WV Governor's Brother Charged in Prescription Drug Distribution
Two Feb. 26 events illustrated the severity of the drug problem in West Virginia: a forum on the emerging heroin epidemic and a charge of illegal drug distribution by a man identified as the governor's brother.
Two Feb. 26 events in Charleston, W.Va., illustrated the severity of the drug abuse problem in the state. The office of U.S. Attorney Booth Goodwin announced it had charged Carl Tomblin, 50, of Chapmanville, W.Va., with illegally distributing oxymorphone, a painkiller often sold under the brand name Opana, on Dec. 6, 2013. Goodwin also headed a roundtable discussion about increasing use of heroin in the state on Feb. 26.
The Charleston Gazette's David Gutman and The Charleston Daily Mail's Andrea Lannom confirmed that Carl Tomblin is the brother of West Virginia's governor, Earl Ray Tomblin.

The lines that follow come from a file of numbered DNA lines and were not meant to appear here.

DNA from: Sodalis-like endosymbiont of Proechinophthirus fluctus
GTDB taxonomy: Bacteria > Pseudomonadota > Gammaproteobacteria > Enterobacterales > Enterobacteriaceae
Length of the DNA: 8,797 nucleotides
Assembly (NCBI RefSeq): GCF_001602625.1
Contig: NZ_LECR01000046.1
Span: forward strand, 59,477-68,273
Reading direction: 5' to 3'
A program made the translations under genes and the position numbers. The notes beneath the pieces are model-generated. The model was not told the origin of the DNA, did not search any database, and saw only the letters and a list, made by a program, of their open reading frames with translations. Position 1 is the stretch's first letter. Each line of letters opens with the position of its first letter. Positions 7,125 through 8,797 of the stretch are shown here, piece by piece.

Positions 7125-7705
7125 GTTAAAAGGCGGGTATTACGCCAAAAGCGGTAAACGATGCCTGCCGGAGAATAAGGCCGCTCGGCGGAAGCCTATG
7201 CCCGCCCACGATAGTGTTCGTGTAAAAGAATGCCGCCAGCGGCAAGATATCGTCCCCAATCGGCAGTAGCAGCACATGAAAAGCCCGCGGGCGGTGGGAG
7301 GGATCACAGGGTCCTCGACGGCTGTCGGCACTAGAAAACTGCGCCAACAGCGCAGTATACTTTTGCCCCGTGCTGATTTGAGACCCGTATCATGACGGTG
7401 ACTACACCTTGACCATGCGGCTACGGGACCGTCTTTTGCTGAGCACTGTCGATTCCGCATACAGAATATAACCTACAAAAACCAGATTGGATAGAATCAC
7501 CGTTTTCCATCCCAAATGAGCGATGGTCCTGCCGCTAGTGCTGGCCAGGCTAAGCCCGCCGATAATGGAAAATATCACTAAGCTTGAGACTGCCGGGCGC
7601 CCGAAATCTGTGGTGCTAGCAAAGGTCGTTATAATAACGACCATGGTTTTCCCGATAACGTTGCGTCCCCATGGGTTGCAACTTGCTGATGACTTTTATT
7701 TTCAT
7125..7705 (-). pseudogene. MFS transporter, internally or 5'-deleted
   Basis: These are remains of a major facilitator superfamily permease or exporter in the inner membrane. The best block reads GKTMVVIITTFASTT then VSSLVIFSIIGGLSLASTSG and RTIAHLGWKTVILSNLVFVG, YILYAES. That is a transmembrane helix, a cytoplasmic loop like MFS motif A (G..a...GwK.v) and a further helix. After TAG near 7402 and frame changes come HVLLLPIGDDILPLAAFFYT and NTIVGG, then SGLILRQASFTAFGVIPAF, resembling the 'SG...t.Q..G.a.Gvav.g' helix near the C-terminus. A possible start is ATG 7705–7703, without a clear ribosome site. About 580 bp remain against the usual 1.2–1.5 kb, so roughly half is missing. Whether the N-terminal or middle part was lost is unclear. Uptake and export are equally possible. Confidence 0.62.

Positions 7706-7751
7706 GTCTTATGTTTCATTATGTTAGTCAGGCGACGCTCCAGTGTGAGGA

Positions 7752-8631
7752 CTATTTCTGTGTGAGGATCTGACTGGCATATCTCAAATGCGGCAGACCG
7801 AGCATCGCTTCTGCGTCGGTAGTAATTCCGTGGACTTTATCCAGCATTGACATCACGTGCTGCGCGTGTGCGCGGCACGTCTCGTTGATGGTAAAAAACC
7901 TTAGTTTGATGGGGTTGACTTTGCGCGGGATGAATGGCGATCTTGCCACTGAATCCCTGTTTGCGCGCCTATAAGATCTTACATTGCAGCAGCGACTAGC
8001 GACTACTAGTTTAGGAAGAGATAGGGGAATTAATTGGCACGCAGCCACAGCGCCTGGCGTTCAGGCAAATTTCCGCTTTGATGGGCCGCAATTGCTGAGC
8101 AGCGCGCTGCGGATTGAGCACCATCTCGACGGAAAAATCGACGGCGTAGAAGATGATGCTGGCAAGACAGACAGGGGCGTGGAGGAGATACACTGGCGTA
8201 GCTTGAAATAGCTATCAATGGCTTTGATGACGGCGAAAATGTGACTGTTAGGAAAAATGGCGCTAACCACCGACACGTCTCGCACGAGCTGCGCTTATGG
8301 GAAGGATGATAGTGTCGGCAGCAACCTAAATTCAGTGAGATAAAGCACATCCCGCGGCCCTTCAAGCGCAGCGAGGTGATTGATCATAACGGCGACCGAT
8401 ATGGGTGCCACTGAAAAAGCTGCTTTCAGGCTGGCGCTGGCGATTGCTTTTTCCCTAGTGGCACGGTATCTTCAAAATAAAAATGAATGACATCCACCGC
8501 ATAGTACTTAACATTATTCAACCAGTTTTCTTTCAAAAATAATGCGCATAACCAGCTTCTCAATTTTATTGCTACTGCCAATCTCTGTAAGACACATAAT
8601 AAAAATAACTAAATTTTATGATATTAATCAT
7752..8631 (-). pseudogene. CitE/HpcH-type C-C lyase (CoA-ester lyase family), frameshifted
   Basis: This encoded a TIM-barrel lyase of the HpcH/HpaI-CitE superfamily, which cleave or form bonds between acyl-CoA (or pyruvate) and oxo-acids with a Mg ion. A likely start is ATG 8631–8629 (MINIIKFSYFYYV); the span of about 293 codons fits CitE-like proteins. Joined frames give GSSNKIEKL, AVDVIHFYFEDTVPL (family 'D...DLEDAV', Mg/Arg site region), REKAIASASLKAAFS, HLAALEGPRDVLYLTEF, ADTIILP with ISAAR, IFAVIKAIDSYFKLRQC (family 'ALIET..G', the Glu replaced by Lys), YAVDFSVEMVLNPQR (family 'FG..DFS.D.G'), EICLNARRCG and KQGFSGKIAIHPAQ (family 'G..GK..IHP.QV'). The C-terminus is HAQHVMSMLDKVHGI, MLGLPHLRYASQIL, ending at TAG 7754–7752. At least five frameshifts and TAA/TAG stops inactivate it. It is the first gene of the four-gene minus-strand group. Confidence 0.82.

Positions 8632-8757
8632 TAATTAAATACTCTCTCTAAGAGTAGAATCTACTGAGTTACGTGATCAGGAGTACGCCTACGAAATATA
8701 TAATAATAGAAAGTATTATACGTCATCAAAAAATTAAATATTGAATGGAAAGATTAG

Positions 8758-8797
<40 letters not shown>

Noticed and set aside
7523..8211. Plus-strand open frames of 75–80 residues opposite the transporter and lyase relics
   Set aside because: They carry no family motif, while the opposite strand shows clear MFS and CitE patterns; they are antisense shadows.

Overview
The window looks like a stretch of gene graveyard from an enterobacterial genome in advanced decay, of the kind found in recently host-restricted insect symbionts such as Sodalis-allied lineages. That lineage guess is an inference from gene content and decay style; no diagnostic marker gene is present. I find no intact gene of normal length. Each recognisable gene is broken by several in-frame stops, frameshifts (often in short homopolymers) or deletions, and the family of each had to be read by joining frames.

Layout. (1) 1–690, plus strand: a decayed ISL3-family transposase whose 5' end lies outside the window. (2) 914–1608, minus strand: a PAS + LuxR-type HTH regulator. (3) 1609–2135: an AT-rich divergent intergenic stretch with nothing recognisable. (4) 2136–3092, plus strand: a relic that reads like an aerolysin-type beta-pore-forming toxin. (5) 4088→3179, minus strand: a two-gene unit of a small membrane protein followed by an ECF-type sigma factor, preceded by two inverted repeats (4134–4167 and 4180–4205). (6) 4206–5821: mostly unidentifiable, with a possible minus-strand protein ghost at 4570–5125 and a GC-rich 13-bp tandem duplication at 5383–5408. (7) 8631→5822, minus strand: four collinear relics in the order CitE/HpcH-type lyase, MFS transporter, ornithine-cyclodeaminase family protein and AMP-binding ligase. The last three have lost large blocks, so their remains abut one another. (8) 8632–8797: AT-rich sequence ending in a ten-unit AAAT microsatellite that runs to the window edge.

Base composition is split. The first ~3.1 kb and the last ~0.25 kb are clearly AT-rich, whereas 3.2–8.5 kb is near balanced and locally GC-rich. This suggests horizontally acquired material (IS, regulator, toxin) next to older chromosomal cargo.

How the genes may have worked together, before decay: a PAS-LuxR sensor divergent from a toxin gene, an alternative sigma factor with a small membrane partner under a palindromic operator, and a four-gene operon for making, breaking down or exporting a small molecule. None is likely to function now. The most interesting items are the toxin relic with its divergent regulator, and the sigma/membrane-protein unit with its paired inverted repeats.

Gutman's report quotes Carl Tomblin's lawyer, Robert Kuenzel, as saying that his client, "like many residents of southern West Virginia, has fallen victim to prescription drug addiction. This illness has resulted in actions that he now accepts responsibility for."
The heroin roundtable was scheduled to include state legislators, West Virginia's chief medical examiner, the Huntington Police Department's chief, and Dr. P. Bradley Hall, president of the WV Society of Addiction Medicine, among others.